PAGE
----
U.S. Rep. Bob Latta (R., Bowling Green), who leaves tomorrow on a trip to Alaska to promote oil drilling on federal park lands, again yesterday called for a comprehensive energy strategy that would allow more use of oil, coal, and nuclear power.
Mr. Latta, a freshman congressman, said other countries, notably China and India, rapidly are building coal and nuclear plants while the United States is failing to make use of its coal resources and has not built a new nuclear power plant since 1996.
"The No. 1 issue is energy. If we don't have energy this country is going to fall further and further behind in the world," he said.
Tomorrow he joins a fact-finding trip from Washington to the Arctic National Wildlife Refuge in Alaska with 10 other congressmen, all Republicans.
He said he wants to see what ANWR looks like, but said he believes it is not as picturesque as some may envision.
"ANWR is not what they see on the news. We're talking about tundra," Mr. Latta said.
Republicans are hoping that pressure from rising gasoline prices and fears of a decline in America's economy will spur demands on Congress to open ANWR to oil exploration.
Democrats have shown no sign of wavering in their opposition. Even Republican presidential candidate John McCain opposes drilling in the wildlife refuge as does his Democratic rival, Barack Obama.
In 1995, President Bill Clinton vetoed a bill to authorize oil exploration in the 19-million-acre refuge on North Slope, not far from Prudhoe Bay, which has been producing oil since 1977.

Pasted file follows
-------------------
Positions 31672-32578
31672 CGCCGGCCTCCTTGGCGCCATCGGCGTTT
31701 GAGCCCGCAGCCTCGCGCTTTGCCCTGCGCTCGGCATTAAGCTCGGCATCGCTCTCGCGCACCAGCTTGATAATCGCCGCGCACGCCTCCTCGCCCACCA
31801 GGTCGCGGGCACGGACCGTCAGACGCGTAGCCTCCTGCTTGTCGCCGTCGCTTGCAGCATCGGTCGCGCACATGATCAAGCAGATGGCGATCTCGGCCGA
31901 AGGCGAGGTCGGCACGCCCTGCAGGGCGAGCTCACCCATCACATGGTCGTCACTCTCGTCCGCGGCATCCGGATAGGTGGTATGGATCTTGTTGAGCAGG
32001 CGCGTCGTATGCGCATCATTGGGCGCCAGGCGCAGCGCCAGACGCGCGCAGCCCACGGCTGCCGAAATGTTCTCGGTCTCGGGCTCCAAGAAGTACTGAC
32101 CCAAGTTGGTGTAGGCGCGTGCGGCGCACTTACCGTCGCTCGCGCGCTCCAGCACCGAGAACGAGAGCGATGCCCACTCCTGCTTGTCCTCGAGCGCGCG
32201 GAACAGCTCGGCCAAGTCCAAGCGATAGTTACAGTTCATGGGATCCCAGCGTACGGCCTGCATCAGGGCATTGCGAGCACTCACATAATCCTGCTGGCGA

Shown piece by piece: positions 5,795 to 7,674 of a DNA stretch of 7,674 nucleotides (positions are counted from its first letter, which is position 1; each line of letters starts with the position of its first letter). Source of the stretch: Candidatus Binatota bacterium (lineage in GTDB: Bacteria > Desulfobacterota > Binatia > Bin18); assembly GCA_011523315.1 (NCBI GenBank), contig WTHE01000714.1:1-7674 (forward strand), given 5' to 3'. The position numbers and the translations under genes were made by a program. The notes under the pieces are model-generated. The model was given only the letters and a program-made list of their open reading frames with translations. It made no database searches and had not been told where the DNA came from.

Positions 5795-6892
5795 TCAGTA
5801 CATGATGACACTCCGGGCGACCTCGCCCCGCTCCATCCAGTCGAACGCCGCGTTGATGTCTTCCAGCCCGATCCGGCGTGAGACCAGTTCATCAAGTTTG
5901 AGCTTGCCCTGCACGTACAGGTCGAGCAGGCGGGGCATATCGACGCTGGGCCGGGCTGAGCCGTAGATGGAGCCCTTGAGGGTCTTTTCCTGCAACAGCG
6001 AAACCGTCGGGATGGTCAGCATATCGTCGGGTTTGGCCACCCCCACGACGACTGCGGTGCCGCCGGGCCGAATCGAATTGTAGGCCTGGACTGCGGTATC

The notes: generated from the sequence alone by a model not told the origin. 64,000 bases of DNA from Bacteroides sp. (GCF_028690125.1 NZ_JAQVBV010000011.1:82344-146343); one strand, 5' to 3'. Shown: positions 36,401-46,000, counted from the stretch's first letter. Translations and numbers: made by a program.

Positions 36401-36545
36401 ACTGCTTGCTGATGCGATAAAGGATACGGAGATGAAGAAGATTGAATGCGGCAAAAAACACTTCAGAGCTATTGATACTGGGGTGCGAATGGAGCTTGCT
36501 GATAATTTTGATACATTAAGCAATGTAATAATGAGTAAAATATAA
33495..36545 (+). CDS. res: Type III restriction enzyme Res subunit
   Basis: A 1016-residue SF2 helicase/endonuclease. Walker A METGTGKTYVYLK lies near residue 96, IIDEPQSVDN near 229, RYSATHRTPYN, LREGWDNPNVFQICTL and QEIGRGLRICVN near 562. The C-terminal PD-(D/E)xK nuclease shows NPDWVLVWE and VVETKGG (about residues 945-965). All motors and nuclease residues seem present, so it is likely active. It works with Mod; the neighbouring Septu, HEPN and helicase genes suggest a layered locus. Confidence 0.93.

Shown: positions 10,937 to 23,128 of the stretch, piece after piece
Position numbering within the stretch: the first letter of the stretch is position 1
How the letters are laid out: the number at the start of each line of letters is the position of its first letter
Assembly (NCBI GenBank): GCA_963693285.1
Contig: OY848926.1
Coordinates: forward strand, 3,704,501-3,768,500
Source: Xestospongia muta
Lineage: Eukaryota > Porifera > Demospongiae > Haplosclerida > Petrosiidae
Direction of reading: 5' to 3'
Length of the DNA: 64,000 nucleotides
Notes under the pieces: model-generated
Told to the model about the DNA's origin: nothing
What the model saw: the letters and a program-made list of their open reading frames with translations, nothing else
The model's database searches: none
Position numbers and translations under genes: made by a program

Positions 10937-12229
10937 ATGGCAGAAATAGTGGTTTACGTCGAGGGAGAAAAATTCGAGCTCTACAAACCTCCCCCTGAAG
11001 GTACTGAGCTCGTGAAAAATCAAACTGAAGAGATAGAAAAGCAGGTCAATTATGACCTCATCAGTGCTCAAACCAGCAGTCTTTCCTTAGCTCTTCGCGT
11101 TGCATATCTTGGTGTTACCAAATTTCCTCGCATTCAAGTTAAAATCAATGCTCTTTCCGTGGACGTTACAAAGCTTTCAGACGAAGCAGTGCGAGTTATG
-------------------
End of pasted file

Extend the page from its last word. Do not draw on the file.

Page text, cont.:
However, a Democratic-backed plan that passed the House in May to authorize $18 billion in credits primarily for renewable energy development has stalled in the Senate.
Among the objections Democrats have to ANWR drilling is the impact on wildlife and that it would distract from investing in renewable energy resources.
Another objection is that whatever oil is produced would be traded on the global market, so the United States would get no more benefit from the added coal than the other worldwide energy users. One estimate projects peak production from ANWR at about 1 percent of the world supply of oil.
Mr. Latta suggested that the lease to the oil producers to use federal land could require that the oil be supplied only to the domestic market.
Mr. Latta said he believes that awareness that the U.S. is tapping its domestic reserves would help lower gasoline prices.
The White House-sponsored delegation is traveling on Air Force aircraft and is being coordinated by the Department of the Interior. The trip will stop for a day at the National Renewable Energy Laboratory near Denver and then continue on Saturday to Fairbanks, Alaska.
On Sunday, the group will fly to Deadhorse, Prudhoe Bay, the center of existing Alaskan oil drilling operations. The visit will also involve a flyover of the proposed exploration area and a stop in Kaktovik, a town of about 300 people, where the delegation plans to meet the mayor and city council.
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